North Central Bike Lanes - Carriles de Bici en North Central
Above: On New Year's Day last year, a 68 year-old bicyclist was critically injured in a hit-and-run crash on Humboldt Street in San Mateo. Humboldt Street and Poplar Avenue, the focus of the North Central Bike Lanes Project, have seen 11% of all bike-related collisions over the past 5 years. The bike lanes were intended to implement two of the highest priority projects on the city's roster. However, concerns about parking removal have delayed the project and threaten the safety of the thousands of kids who navigate the neighborhood streets on their way to school on a daily basis. Photo: KTVU news, SMPD
A Dangerous Transportation Corridor
The City of San Mateo proposes bike lanes (Class II) on Humboldt Street from Peninsula Ave to 5th Ave, and on Poplar Ave from El Camino Real to Eldorado St, as well as a bicycle boulevard on Indian Ave between Delaware and Humboldt. This project is located in North Central San Mateo, which sees some of the highest active transportation mode share rates in the city and state, according to city staff. Humboldt Street is a main roadway connecting several important destinations, including the King Community Center, multiple highway overpasses with bike facilities, San Mateo High School and several other schools, and downtown San Mateo. Unfortunately, Humboldt and Poplar are also notorious for being some of the most dangerous streets for all roadway users. The images to the left show the history of reported car vs. bicycle collisions near the project area. Humboldt Street and Poplar Avenue both see riders forced onto sidewalks because they understandably feel unsafe on this roadway. Bike lanes improve street safety for all road users by giving bicyclists dedicated space, so they don't feel the need to ride on sidewalks, and aren't in the path of high-speed cars trying to get to highway 101. Bike lanes would help the city achieve its stated goal of increasing bicycle mode share and reducing greenhouse gas emissions, while reducing fatalities on streets that have unfortunately actually seen fatalities and severe injuries. In addition to helping vulnerable road users, the increase in bike ridership and walking will reduce parking demand in the neighborhood, providing a sustainable solution to the parking headaches experienced by folks in the neighborhood. What history has taught us is that building more space for parking, or not investing in sustainable transportation alternatives, only makes the parking problem worse in the long run. This is exactly the problem that the North Central neighborhood faces today.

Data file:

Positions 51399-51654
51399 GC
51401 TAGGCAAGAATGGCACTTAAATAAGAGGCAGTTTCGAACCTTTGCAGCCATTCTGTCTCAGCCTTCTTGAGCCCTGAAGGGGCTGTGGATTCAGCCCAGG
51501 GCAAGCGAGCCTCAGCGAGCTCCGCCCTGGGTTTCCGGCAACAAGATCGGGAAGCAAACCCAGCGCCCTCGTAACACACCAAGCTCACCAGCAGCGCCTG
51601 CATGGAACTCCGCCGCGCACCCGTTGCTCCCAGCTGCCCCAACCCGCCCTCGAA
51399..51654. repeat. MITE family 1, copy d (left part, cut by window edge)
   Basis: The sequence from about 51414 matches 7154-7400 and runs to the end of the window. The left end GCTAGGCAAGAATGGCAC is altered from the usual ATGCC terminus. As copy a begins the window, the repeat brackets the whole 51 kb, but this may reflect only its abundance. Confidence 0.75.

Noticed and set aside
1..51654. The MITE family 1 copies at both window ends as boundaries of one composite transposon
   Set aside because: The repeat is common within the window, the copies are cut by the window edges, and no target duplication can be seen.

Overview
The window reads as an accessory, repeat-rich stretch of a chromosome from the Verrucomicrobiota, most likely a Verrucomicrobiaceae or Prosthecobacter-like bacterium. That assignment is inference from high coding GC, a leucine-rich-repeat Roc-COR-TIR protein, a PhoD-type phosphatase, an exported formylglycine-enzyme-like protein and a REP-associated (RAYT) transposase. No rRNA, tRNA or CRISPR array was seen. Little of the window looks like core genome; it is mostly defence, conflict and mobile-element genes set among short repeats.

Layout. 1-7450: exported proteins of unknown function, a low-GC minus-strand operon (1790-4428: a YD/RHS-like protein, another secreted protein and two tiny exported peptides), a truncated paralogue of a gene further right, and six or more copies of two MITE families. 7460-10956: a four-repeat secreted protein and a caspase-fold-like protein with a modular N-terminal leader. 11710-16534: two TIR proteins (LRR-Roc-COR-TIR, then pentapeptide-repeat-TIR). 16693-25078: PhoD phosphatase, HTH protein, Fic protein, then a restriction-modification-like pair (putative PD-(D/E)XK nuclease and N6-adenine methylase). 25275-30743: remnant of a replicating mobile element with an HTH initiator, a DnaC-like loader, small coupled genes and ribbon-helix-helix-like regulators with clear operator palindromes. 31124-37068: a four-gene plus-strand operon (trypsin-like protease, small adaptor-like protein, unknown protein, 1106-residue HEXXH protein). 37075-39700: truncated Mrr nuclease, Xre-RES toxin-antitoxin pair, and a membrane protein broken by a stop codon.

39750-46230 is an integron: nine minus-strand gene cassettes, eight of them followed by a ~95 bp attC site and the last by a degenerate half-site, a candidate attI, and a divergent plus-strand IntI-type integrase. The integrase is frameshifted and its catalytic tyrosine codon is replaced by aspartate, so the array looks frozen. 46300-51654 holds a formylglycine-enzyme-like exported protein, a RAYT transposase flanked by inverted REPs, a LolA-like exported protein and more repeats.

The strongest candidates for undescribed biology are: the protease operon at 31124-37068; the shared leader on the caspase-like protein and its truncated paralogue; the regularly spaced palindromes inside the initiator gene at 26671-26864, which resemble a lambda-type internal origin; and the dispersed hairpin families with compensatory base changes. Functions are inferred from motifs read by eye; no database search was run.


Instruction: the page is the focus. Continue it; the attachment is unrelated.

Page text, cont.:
Lack of Investment in Active Transportation and Ensuing Car-Dependence
Due to historical development patterns, North Central is a dense and diverse neighborhood compared to the rest of the city. This density, combined with the neighborhood's lower average income rates, flat topography, proximity to transit, and proximity to downtown San Mateo and other shops/small businesses, is part of what drives the high active transportation rate in the neighborhood. At the same time, the relatively dense neighborhood of single family homes, duplexes, smaller multi family buildings, and some larger apartment complexes does see high rates of on-street parking due to a lack of investment in safe space for active transportation, as well as a prevalence of multi-generational families and overcrowding due to high housing costs. Folks who are car-dependent report having to walk further and feeling unsafe navigating the neighborhood at night from their car to home.
Working to Address Community Concerns of Safety, Parking, and Mobility Access
As such, the potential removal of parking spaces on Poplar Avenue and Humboldt Street has raised concerns among members of the neighborhood. Humboldt Street would see removal of parking on one side of the street for much of the length of the project area. Initially, construction of the bike lanes was supposed to start in October 2021. However, due to the above parking concerns, the city council voted to recommend additional parking data gathering at night, and additional outreach/a survey of the project and potential parking policy solutions. Members of our group worked with a neighborhood focus group and the city on outreach and brainstorming parking policy solutions, such as a 24/7 residential parking permit program, extended red curbs, permitting residents to park in front of driveways, and opening up one of the several large parking lots in the neighborhood that go unused at night for overnight resident parking. We also support better lighting in the neighborhood to improve a sense of public safety.
We support the city's project and hope you do too!
While we understand the difficulty of parking, and support the parking policy solutions outlined by the city, hoping to see them implemented quickly and equitably, we recognize that improving bicyclist and pedestrian safety helps the most vulnerable road users, who tend to track heavily low income and nonwhite. Bike lanes are an equity issue. It is time the city of San Mateo addressed the high rate of collisions in the North Central neighborhood and reduced the number of vehicle trips by providing alternatives.